“A person who does not have one hour of his own each day is not a person.”
(Rabbi Nachman of Bratslav)
We place our yoga practice at the center. Practice is the heart of yoga and therefore we emphasize personal daily practice – a regular time devoted to looking inwards, to searching for our center.
In practice we meet ourselves, our bodies and sensations, our minds and thoughts, our hearts and tangle of emotions. Practice takes us a step back, granting us the space from daily life that we need to look inward, be cleansed of the superfluous, and connect with what is beyond.
Practice improves our technical ability as well as our ability to observe, to be aware. As we see ourselves more clearly over time in the protected framework of practice, we can change our patterns. If we work in an exceedingly strenuous manner to reach a desired result because that is our inclination, we can work more softly. If we escape when we are afraid, we can attempt to face fear and overcome it.
Patanjali in his Yoga Sutra states: “Yoga is restraining the vrittis [activity] of consciousness.” These are “restrained by practice and non-attachment.” He adds: “But this practice becomes firmly grounded when done intensively, properly, and continuously over a long period.” That is why we devote time and space to practice, taking it step by step, with precision and attention.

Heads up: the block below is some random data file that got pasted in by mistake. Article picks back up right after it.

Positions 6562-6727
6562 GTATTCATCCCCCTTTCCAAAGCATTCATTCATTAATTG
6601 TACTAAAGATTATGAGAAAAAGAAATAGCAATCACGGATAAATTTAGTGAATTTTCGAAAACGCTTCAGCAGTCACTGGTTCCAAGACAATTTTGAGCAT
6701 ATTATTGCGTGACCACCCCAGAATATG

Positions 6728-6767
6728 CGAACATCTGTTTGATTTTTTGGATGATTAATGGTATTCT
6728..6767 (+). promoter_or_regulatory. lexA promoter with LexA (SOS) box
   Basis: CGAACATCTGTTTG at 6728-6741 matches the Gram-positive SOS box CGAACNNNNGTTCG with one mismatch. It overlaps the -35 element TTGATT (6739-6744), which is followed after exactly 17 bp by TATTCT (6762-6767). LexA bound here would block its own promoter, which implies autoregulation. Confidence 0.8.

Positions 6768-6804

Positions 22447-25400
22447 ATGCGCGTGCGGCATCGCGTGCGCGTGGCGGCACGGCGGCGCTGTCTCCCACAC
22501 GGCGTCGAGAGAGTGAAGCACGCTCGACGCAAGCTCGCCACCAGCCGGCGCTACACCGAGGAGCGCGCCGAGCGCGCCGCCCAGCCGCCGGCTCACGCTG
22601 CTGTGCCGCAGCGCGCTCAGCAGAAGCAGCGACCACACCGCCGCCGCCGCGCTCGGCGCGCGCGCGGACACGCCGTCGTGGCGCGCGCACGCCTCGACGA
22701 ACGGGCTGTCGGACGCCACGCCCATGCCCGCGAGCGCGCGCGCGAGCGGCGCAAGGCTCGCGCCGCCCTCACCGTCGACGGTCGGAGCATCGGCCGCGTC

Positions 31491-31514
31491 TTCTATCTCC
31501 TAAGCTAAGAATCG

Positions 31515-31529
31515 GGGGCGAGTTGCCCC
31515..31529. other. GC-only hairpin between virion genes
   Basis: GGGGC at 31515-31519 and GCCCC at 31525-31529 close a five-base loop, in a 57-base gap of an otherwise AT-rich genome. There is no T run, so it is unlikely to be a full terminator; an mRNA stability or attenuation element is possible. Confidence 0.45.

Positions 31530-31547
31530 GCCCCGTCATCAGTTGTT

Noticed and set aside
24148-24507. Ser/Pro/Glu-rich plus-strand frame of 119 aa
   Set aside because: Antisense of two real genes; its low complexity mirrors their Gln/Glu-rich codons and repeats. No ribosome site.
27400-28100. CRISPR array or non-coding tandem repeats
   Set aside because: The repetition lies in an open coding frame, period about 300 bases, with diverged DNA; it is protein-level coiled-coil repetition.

Our practice has four components:
- Just sitting
- Pranayama (breathing exercises)
- Asana (postures)
- Studying yoga texts
These strands of practice create a complete weave – an integrated practice that works on different levels of the body and mind. In our practice we focus on the seven principles of Vijnana Yoga: relaxation, quieting the mind, intention, rooting, connection, breathing, expanding.
Proper, steady, long-term practice has meaning – the many hours of practice have a cumulative effect. Practice has tremendous power. Japanese Zen Master Dogen says: “Practice is enlightenment.” Thus the most important instruction we can give is simply – Practice!